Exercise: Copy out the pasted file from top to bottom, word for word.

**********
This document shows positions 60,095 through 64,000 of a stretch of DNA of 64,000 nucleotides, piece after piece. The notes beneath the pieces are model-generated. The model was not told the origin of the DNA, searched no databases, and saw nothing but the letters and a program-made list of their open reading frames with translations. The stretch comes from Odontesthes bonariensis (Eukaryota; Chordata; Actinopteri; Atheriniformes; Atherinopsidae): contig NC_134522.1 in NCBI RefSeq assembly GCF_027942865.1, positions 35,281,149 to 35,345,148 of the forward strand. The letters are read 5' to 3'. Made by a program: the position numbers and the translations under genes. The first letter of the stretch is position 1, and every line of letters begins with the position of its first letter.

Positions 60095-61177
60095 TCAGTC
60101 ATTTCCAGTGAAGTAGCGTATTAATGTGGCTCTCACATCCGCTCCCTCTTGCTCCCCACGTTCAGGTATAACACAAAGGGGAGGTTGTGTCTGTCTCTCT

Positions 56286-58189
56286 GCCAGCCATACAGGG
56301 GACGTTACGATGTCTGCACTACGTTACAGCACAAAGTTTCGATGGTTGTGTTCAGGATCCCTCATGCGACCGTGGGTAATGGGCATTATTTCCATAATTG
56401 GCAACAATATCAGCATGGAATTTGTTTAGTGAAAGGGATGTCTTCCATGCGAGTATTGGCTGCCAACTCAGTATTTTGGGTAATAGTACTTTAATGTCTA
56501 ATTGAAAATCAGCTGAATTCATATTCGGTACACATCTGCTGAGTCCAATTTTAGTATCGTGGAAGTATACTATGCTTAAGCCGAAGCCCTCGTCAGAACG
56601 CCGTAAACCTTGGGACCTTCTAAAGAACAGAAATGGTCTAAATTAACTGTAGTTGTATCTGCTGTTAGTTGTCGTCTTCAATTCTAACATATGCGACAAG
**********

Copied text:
This document shows positions 60,095 through 64,000 of a stretch of DNA of 64,000 nucleotides, piece after piece. The notes beneath the pieces are model-generated. The model was not told the origin of the DNA, searched no databases, and saw nothing but the letters and a program-made list of their open reading frames with translations. The stretch comes from Odontesthes bonariensis (Eukaryota; Chordata; Actinopteri; Atheriniformes; Atherinopsidae): contig NC_134522.1 in NCBI RefSeq assembly GCF_027942865.1, positions 35,281,149 to 35,345,148 of the forward strand. The letters are read 5' to 3'. Made by a program: the position numbers and the translations under genes. The first letter of the stretch is position 1, and every line of letters begins with the position of its first letter.

Positions 60095-61177
60095 TCAGTC
60101 ATTTCCAGTGAAGTAGCGTATTAATGTGGCTCTCACATCCGCTCCCTCTTGCTCCCCACGTTCAGGTATAACACAAAGGGGAGGTTGTGTCTGTCTCTCT

Positions 56286-58189
56286 GCCAGCCATACAGGG
56301 GACGTTACGATGTCTGCACTACGTTACAGCACAAAGTTTCGATGGTTGTGTTCAGGATCCCTCATGCGACCGTGGGTAATGGGCATTATTTCCATAATTG
56401 GCAACAATATCAGCATGGAATTTGTTTAGTGAAAGGGATGTCTTCCATGCGAGTATTGGCTGCCAACTCAGTATTTTGGGTAATAGTACTTTAATGTCTA
56501 ATTGAAAATCAGCTGAATTCATATTCGGTACACATCTGCTGAGTCCAATTTTAGTATCGTGGAAGTATACTATGCTTAAGCCGAAGCCCTCGTCAGAACG
56601 CCGTAAACCTTGGGACCTTCTAAAGAACAGAAATGGTCTAAATTAACTGTAGTTGTATCTGCTGTTAGTTGTCGTCTTCAATTCTAACATATGCGACAAG